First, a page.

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You’re in the right place.

Have you ever described yourself as “kind of OCD”? You are also in the right place.

We all fall somewhere on an OCD spectrum, from people who describe the moderate amount of anxiety they experience as “kind of OCD” to people who have OCD (and were diagnosed by a professional). Like me, Liz Funk.

Everyone can benefit from learning about OCD and adopting OCD coping mechanisms.  These tools can help everyone conserve their valuable mental energy for things that are most important to them.

  • We can realize that not everything we think is automatically true. The voice in our head that narrates the world for us isn’t always correct.
  • We don’t have to do everything our brains tell us to.
  • We don’t need to use our valuable mental energy worrying about things that haven’t happened yet, and probably won’t happen.

(Most of the things we worry about do not happen)

So, welcome! Learn more about OCD here. You can check out this visual guide for what to do when you’re in the midst of an “OCD storm.” You can read about my work as a college speaker raising awareness about OCD and the benefits of learning OCD coping mechanisms, and sign up for my monthly newsletter on living your best life even when you feel anxious.

LATEST ARTICLE

Want Self-Esteem? Do Something Esteemable

When we think about self-esteem, often we think in terms of how to change the way we feel about ourselves. But my favorite fast-acting strategy to boost self-esteem takes an outside-in approach. If you want to experience higher self-esteem, do something that makes you feel strong, competent, compassionate, self-compassionate, brave, and upstanding. If you want self-esteem, do something esteemable.

Whatever the problem is—you want to be more confident at work, you’re worried that you’re coming off needy in a relationship, you’re feeling anxious, you’ve been feeling anxious all the time, you’re hungover—start by doing something that will make you feel like you’re in an upward spiral. The desired feelings may come sooner than you think.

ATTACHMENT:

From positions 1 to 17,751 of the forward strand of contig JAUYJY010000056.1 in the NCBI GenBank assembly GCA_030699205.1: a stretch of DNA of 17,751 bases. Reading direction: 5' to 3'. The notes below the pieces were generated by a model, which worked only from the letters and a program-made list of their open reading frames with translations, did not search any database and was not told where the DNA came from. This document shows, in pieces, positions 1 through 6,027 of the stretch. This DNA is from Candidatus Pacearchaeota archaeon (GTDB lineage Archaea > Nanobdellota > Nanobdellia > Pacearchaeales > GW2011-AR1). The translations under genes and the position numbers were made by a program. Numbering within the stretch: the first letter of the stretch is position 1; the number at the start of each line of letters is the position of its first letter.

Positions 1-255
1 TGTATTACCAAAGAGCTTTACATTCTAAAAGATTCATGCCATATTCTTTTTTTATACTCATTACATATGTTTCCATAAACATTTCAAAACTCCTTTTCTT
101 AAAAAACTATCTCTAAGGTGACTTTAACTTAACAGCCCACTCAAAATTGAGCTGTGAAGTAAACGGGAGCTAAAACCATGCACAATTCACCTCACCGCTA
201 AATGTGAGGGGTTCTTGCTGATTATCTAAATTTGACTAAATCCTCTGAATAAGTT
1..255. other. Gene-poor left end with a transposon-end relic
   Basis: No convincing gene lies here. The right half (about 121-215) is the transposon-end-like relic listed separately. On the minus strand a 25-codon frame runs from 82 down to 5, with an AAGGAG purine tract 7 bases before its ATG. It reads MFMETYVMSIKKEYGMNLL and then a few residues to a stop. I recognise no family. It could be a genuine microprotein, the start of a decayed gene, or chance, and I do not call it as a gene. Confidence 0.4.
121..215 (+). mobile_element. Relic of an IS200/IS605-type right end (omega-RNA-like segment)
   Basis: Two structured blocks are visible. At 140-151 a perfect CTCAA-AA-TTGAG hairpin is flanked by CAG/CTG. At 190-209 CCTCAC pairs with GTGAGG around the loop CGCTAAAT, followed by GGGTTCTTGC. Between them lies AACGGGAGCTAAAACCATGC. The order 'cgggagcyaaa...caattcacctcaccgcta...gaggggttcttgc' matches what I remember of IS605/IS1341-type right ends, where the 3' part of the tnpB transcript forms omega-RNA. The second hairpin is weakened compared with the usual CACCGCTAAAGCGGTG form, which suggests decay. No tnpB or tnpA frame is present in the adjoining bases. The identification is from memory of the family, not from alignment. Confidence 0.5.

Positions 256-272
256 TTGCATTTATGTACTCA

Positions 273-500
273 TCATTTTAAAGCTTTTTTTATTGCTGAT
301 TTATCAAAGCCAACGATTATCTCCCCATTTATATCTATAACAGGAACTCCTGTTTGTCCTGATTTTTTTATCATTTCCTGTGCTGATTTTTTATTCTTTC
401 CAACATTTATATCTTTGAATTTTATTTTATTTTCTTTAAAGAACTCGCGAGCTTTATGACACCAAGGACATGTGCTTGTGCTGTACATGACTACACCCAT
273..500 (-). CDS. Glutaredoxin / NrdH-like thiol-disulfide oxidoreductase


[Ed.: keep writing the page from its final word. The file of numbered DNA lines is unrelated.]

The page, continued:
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10 “Esteemable” Things You Can Do Right Now:

  1. Take on a longstanding nagging task, finish the task, and scratch it off your mental to-do list
  2. Look up that local organization that you’ve been wanting to volunteer with, and actually take five minutes to call them and get the process started
  3. Call an elderly relative to talk
  4. Text a younger cousin who could use a good grown up, just letting them know that you’re thinking of them
  5. Make a conscious effort to be friendly and warm hearted with literally every person you interact with today
  6. Go to the drive-thru—Starbucks, McDonald’s, whatever—and pay for the food for the car behind you in line
  7. Offer to give a coworker a hand if he or she seems swamped, even if you could totally get away with kicking back and playing on your phone right now
  8. Reach out to a professional you’ve recently met who is new to your industry or younger than you and offer yourself as a resource to them for career advice
  9. Catch up on email. Get as close as you can to hitting inbox zero.
  10. Sit down and read a book in print. If it’s not something you do regularly, reading will make you feel like an owl wearing glasses and a graduation cap.

What “esteemable” things could you do today?

Glowing Brain Image by Peach and Gold | Designed & Developed with    by LizTheresa.com